Text: 2 Samuel 7:1-16
Date: Advent IV + 12/18/11

When St. Luke reports of the visit of the angel Gabriel to the Virgin Mary he says that Mary was “betrothed to a man whose name was Joseph,” and adds the important detail, “of the house of David.” Furthermore, the angel’s announcement includes the prediction that Jesus “will reign over the house of Jacob forever.”

Today’s sermon title points to the double use of the word “house” in our Old Testament reading telling of the great King David “dwelling in a house of cedar,” but the ark of God dwelling in (or should I use today’s protest language and say “occupying”?) a tent on the one hand, and the dynasty, lineage or family tree of David on the other. We are taught to make the distinction in the phrase (at least as old as Benjamin Franklin), “a house is not a home.” Franklin said a house becomes a home when “it contains food and fire for the mind as well as the body.” We generally make the distinction between house and home more simply between a structure and the family living in it.

But you will notice the sermon title, “H O U S E,” is printed in graphic imitation of the title of the FOX television network’s award winning medical drama series starring James Hugh Calum Laurie OBE (Order of the British Empire) or simply Hugh Laurie. And chances are that you’ve probably seen an episode as the 2012 Guinness book of World Records has designated “H O U S E” as “the world’s most popular current television program, watched by a whopping 81.8 million people in 66 countries.” But did you know that the name of the lead character, Dr. Gregory House, and therefore the name of the program, is itself a double entendre, “a subtle homage” of the writers to the fictional British detective Sherlock Holmes. Get it? “Holmes,” “House”! And this even extends to their “sidekicks.” As there was Sherlock Holmes and Dr. John Watson, so in the television series it is Dr. Gregory House and Dr. James Wilson. So the phrase becomes, “a HOUSE is not a HOLMES.”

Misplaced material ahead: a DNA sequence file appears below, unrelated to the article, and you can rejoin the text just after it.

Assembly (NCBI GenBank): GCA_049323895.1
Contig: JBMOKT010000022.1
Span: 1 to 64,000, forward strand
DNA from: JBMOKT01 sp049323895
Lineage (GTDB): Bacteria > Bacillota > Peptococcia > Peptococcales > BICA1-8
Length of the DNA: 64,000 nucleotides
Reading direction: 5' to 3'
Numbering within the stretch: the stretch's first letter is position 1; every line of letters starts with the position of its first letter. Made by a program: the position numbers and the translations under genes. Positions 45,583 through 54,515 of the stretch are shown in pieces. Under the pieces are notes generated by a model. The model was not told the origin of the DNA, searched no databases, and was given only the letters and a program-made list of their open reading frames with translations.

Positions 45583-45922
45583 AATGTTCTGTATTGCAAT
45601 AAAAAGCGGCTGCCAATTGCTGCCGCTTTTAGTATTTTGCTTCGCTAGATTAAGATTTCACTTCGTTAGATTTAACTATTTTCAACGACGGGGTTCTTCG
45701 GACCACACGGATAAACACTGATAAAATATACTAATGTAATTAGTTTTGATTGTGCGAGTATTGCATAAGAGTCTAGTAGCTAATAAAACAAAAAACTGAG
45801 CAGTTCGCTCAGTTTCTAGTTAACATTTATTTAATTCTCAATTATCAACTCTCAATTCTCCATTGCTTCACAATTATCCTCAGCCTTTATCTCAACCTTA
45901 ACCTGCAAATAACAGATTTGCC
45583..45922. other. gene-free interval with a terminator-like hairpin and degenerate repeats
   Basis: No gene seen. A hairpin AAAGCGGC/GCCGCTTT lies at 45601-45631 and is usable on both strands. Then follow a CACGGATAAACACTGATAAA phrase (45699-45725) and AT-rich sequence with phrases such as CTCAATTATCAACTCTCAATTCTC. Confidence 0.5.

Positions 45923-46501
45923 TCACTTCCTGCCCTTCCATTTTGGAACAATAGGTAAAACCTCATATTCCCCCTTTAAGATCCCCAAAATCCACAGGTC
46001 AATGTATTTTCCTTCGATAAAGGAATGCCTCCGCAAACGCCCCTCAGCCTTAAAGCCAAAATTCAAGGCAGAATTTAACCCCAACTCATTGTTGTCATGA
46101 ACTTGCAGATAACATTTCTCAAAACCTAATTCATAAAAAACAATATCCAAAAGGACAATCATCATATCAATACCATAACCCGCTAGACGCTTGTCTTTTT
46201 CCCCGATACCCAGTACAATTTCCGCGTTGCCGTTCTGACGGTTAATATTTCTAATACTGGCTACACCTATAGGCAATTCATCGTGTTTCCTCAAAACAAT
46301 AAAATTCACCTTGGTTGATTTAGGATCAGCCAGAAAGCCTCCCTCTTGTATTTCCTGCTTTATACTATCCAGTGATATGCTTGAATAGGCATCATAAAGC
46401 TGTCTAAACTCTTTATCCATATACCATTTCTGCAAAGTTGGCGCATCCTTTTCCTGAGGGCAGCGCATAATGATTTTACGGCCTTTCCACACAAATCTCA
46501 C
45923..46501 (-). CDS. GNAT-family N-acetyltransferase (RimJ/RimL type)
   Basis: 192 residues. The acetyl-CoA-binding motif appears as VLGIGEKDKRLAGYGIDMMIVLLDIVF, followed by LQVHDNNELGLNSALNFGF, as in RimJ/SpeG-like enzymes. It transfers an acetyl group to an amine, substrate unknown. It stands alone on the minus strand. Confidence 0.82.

But this was precisely the confusion in the conversation of King David with the prophet Nathan and God Himself. David was concerned about an appropriate structure to house the ark of God as His dwelling place. God was concerned with the extension of His promise of the Messiah, a Savior. You will recall that promise was first made in the most general of terms to Adam and Eve in the Garden of Eden, saying that one of Eve’s offspring will contend victoriously over the devil (Gen 3:15). The promise was defined and refined more in Genesis 12 as we are told He would be the offspring of Abraham. Then through Abraham, Isaac and Jacob the line continued through Ruth, Obed, and Jesse of Bethlehem, the father of David. So it was the promise and prediction that the Savior would be of the house, that is, the genealogy or lineage or family tree of David. That’s why the phrase “of the house of David” is so important in St. Luke’s narrative.

But the Messiah was not merely to be identified and found as a descendant of David. The Messiah’s heritage as “Son of David” highlights a specific and important aspect of the salvation and kingdom He brings. That aspect is peace. And this is signaled in two ways here in Second Samuel.

That this is a major step forward in God’s plan of salvation, first, seems to be indicated by God’s name spoken through the prophet Nathan.

Because God had given David rest from all his enemies, only now did it enter David’s mind to build in Jerusalem a more permanent building, house or temple as God’s dwelling place rather than the temporary and portable tent that had served up until now. And he was on to something. The concept of rest is important, as we shall see. When he first mentions the idea to Nathan the prophet, Nathan says to the king, “Go.” Literally, “Quite right! Do it, for the Lord (Yahweh) is with you.”